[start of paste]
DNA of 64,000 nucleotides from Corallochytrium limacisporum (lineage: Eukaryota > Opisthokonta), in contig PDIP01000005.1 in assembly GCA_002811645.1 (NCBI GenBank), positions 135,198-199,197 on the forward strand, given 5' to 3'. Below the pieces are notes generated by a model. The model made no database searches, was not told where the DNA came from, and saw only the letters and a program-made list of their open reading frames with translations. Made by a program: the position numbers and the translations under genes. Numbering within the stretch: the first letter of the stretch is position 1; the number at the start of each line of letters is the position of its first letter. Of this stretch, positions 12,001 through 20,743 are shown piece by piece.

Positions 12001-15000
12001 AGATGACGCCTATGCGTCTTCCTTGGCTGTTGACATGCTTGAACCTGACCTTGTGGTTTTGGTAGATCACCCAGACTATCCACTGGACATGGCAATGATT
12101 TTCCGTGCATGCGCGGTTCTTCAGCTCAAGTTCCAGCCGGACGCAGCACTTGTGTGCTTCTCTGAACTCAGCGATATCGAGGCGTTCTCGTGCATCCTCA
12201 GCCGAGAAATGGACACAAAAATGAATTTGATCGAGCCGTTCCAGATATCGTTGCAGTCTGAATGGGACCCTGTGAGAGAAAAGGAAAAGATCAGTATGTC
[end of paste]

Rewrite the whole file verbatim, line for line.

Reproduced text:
DNA of 64,000 nucleotides from Corallochytrium limacisporum (lineage: Eukaryota > Opisthokonta), in contig PDIP01000005.1 in assembly GCA_002811645.1 (NCBI GenBank), positions 135,198-199,197 on the forward strand, given 5' to 3'. Below the pieces are notes generated by a model. The model made no database searches, was not told where the DNA came from, and saw only the letters and a program-made list of their open reading frames with translations. Made by a program: the position numbers and the translations under genes. Numbering within the stretch: the first letter of the stretch is position 1; the number at the start of each line of letters is the position of its first letter. Of this stretch, positions 12,001 through 20,743 are shown piece by piece.

Positions 12001-15000
12001 AGATGACGCCTATGCGTCTTCCTTGGCTGTTGACATGCTTGAACCTGACCTTGTGGTTTTGGTAGATCACCCAGACTATCCACTGGACATGGCAATGATT
12101 TTCCGTGCATGCGCGGTTCTTCAGCTCAAGTTCCAGCCGGACGCAGCACTTGTGTGCTTCTCTGAACTCAGCGATATCGAGGCGTTCTCGTGCATCCTCA
12201 GCCGAGAAATGGACACAAAAATGAATTTGATCGAGCCGTTCCAGATATCGTTGCAGTCTGAATGGGACCCTGTGAGAGAAAAGGAAAAGATCAGTATGTC